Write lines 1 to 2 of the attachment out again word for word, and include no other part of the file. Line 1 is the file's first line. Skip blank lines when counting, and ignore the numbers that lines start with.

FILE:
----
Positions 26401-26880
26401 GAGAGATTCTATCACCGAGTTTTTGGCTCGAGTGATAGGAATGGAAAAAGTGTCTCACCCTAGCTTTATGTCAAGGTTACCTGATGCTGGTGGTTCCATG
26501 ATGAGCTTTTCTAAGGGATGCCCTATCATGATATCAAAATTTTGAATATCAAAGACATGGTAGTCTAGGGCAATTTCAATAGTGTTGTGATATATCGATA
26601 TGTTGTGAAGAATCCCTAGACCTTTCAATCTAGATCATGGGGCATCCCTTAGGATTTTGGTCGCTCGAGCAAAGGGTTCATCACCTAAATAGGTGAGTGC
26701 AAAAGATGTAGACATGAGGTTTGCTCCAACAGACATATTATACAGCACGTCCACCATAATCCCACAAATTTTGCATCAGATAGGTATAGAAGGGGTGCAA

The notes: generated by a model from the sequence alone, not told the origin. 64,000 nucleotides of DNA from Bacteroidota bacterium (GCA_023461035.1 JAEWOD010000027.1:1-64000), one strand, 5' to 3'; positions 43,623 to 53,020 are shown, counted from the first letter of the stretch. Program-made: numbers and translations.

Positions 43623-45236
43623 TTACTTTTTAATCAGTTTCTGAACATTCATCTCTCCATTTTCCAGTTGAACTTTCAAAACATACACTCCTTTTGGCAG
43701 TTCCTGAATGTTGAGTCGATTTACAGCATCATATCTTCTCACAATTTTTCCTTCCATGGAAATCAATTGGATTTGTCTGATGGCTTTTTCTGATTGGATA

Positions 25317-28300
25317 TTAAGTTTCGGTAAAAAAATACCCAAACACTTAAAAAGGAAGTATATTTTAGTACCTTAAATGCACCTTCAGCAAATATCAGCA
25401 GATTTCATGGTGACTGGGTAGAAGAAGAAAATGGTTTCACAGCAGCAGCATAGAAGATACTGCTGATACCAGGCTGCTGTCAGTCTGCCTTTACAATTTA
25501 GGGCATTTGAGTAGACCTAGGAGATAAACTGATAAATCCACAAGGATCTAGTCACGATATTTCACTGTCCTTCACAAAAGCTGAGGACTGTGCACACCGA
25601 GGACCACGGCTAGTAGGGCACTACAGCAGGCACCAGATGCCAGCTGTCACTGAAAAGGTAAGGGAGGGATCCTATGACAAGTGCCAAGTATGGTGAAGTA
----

Positions 26401-26880
26401 GAGAGATTCTATCACCGAGTTTTTGGCTCGAGTGATAGGAATGGAAAAAGTGTCTCACCCTAGCTTTATGTCAAGGTTACCTGATGCTGGTGGTTCCATG